I'm so going to miss Shaw.

Shelby: "Two hundred and fifty years ago today, the Enterprise NX-01, the first warp five-capable vessel to be constructed by human hands made its maiden voyage. With it, a crew of eighty-three souls embarked on a journey, one of bravery, perseverance, and sacrifice that would lead to the birth of what we know today as Starfleet."

Geordi: "Hopefully, we have enough juice to get us there."
Data: "What makes you think 'there' hasn't already been destroyed?"
Geordi: "Data, could you try being a little more positive?"
Data: (after a pause) "I hope we die quickly."

Geordi: "And obviously, we can't use the Enterprise-E."
Worf: "That was not my fault."

Riker: "Is the bridge smaller or am I just bigger?"

Picard: "You know, it wasn’t until this moment, reunited with all of you, I realized what I missed most. The carpet."

Picard: "Computer, initiate system reactivation procedures."
Computer: (archival voice of Majel Barrett) "Authorization acknowledged. USS Enterprise now under command of Captain Jean-Luc Picard."
Picard: "Well, I hereby accept the field demotion."

Picard: "We've been here before. And I'm reluctant to ask you all to face this threat again."
Riker: "We're the crew of the USS Enterprise. But more than that, we're your family."
Troi: "Jack, Alandra, Sidney. They're our family, too."
Riker: "Jean-Luc, wherever you go, we go."

As I said at the top, maybe not perfect. But my ten-minute sobfest is guiding my rating. Five out of four blasts from the past, and please – stick the landing, guys.

Billie Doux loves good television and spends way too much time writing about it.


  1. Very good review as always Billie! Nothing much to add to the positives, except that - as we did go back to the Borg well one more time, I was happy that the method that was used made sense and tied back to the series and movies in a believable way. I appreciated that. And as Federation ending threats go, this one sure seems like it’s going to be tough to overcome.

    Of course, that leads to my frustration with the episode, and frankly, streaming tv in general these days. Why do we always have to wait until the penultimate episode for the magnitude of the threat, and those behind it to be revealed, only to rush to a solution in the final 60 minutes? I loved it back when those that produced these shows trusted their audience with more information, and gave our heroes time to work to a final resolution.

    Eh, maybe I’m just old and set in my ways. Or maybe I just don’t want this to end. TNG meant so much to me when I was younger, and they have done such a good job this season dipping into that nostalgia. I do hope they stick the landing. I really do.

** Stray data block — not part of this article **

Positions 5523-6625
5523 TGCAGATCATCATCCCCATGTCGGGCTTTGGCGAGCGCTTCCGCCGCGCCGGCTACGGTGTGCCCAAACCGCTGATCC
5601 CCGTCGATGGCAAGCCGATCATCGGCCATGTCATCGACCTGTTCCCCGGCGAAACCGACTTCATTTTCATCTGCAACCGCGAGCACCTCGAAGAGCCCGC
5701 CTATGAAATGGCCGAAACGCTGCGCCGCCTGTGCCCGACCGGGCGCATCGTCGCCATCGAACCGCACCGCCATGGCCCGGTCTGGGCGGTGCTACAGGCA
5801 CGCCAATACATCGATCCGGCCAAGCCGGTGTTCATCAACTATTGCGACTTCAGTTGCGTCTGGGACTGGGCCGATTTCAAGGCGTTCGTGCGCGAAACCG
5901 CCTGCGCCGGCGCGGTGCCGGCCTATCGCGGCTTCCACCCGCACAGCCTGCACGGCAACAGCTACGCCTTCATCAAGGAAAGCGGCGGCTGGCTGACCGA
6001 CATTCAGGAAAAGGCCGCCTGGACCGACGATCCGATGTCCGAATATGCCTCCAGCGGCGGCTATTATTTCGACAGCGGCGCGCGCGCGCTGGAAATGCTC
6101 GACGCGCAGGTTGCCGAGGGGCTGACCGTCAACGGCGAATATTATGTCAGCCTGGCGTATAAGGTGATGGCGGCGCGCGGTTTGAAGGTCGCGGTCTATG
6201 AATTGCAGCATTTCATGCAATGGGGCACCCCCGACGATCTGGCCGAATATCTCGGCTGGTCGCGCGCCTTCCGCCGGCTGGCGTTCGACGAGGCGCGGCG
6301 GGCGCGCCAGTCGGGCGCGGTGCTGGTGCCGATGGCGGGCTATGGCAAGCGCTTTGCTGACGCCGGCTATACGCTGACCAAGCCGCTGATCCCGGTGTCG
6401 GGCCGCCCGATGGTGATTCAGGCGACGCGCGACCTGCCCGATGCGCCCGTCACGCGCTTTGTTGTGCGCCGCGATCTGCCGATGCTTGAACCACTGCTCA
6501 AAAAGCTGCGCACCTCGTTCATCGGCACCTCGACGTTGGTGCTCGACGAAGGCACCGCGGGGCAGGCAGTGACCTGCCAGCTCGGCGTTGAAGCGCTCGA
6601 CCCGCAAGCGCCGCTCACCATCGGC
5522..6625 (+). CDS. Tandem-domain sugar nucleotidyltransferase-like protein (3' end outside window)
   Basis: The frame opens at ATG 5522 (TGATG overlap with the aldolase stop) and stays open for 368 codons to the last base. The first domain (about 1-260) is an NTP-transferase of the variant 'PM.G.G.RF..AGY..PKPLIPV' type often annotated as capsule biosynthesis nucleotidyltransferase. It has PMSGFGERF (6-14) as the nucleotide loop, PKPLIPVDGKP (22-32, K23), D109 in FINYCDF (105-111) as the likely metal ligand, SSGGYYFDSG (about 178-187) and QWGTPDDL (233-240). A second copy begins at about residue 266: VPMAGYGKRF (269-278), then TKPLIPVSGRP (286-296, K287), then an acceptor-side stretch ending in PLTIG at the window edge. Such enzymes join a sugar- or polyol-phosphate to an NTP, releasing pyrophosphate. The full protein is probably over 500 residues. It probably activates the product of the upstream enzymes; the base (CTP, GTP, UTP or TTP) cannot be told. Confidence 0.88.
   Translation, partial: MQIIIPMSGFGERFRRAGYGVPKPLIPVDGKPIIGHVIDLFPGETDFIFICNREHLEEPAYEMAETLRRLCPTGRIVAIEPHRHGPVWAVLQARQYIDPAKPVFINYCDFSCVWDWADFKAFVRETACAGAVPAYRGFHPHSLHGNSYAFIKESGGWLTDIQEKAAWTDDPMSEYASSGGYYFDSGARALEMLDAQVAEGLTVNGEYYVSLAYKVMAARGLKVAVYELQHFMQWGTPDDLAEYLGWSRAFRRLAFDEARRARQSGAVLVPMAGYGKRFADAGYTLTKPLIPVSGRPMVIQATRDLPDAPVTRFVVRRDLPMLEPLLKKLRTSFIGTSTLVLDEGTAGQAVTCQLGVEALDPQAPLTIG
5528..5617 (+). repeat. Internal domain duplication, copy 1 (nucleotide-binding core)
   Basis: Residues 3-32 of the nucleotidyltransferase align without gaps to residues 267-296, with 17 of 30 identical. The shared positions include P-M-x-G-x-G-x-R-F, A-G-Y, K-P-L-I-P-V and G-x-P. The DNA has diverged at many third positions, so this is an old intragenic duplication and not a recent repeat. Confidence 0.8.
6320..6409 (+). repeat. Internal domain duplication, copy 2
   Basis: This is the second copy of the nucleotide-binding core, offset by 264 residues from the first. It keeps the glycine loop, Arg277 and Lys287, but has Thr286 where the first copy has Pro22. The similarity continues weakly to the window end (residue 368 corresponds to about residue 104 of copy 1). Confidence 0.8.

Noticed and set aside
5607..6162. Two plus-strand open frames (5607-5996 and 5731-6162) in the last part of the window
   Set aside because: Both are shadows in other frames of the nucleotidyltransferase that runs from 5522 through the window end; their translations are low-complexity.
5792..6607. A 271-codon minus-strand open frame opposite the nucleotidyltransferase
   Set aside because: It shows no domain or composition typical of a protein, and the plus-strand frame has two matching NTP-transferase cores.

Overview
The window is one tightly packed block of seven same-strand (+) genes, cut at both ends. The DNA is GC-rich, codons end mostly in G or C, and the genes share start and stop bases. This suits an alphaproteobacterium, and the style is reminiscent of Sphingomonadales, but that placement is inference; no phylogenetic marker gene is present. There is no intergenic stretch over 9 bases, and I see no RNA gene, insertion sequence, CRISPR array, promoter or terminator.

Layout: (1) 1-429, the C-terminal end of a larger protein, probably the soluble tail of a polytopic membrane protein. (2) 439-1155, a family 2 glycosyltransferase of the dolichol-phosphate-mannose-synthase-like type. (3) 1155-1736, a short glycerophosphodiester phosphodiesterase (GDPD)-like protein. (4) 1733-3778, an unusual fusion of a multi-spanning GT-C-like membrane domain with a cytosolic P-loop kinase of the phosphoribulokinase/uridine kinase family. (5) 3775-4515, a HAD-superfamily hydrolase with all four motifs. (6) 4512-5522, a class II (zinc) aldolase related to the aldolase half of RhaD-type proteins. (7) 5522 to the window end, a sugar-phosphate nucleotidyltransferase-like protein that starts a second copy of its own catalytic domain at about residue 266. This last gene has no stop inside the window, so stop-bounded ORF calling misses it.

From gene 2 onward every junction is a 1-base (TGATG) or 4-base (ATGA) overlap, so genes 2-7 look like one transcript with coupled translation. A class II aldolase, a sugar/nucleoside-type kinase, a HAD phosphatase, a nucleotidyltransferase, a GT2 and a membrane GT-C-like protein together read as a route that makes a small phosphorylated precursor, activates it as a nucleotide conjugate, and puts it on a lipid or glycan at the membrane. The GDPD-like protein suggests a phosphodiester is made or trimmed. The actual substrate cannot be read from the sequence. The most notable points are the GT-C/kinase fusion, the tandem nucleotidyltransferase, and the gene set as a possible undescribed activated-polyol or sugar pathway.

1. DreadPirate, TNG meant a lot to me when I was younger, too. I know a lot of people have other favorite Trek shows, but TNG was always mine. I don't want this to end, either.

    2. Buffy, TNG, and Lost were the “Big 3” for me - probably why I have lurked on this site for so many years ;)

      I’ve talked my 14 year old into a re-watch of Lost, so maybe I’ll start posting comments there next!

    3. DreadPirate, those are three of my all time favorites, too.

      I hope you and your 14-year-old enjoy the rewatch, and I would love some Lost comments! Some of those reviews are closed to comments, btw, because of a couple particularly troublesome trolls.

  2. Thanks for the review Billie.

    I have lots of complaints here. I wish they had spent a little less time this season in fan service and a lot more on the plot. There are so many holes and writer laziness here: The Borg, again. The Borg and the Changelings. Jack being the indispensable piece to the plan makes absolutely no sense. Jack leaving the ship, and the absolute stupidity of letting him go is the worst use of the trope I've ever seen. So, hey, let's go with two young guys to detain the guy who just showed that he can control people. And then look out the window and reminiced how hard life is while said guys runs through the ship and easily steals a shuttle, which by the way is another stupid Star Trek thing (do all those shuttles just allow anybody to drive them?). And, of course, Titan can't stop it, because PLOT.

    And then we have a combination of BSG's networking is BAD, Shelby doing the less Shelby thing inimaginable, and a lot of human centricness to boot. Did anyone even see a Vulcan, klingon or any other race vessel at all? StarFleet's idiotic celebration (EVERY SINGLE SHIP WILL BE THERE) is just another celebration of humanity? If Earth falls everything falls? I've liked this season despite the holes, the cameos and the fan service have been well thought out (others were missed too), but this constant lazyness just takes me out of the episode.

    BUT. The last 10 minutes made up for it. For this, and for all the potential squandered in every other season. This is what we should have been getting from the beginning, and I'm afraid it was Sir Pat that forbid it (until he decided to change his mind). Well, maybe a little less nostalgia and good feelings when half of StarFleet is being slaughtered, but you get my point.

    I don't necessarily trust them to close the season well and make sense, but those 10 minutes.. They were just amazing.

    PS.- Oh, killing Shaw was an incredibly wrong decision. Killing him like that? Terrible. And they should have come with a better reason for Raffi and Seven to stay, since obviously only the old gen could go to the D. If Legacy goes forward, they better quickly retcon it. The guy has earned his post. And a better death.

  3. Aargh. They killed Shaw.

    I knew it could happen because Billie & Mikey wished for it last week, but I was NOT expecting to feel quite this badly about it. Hey, maybe they’ll resurrect him as a borg. A smart, snarky borg might be funny. No, I guess it wouldn’t be. There’s a lot of good to be said about this episode, as well as some “meh,” but it’s all been jaded for me, for now. Hoping next week’s “curtains close with a kiss,” figuratively speaking.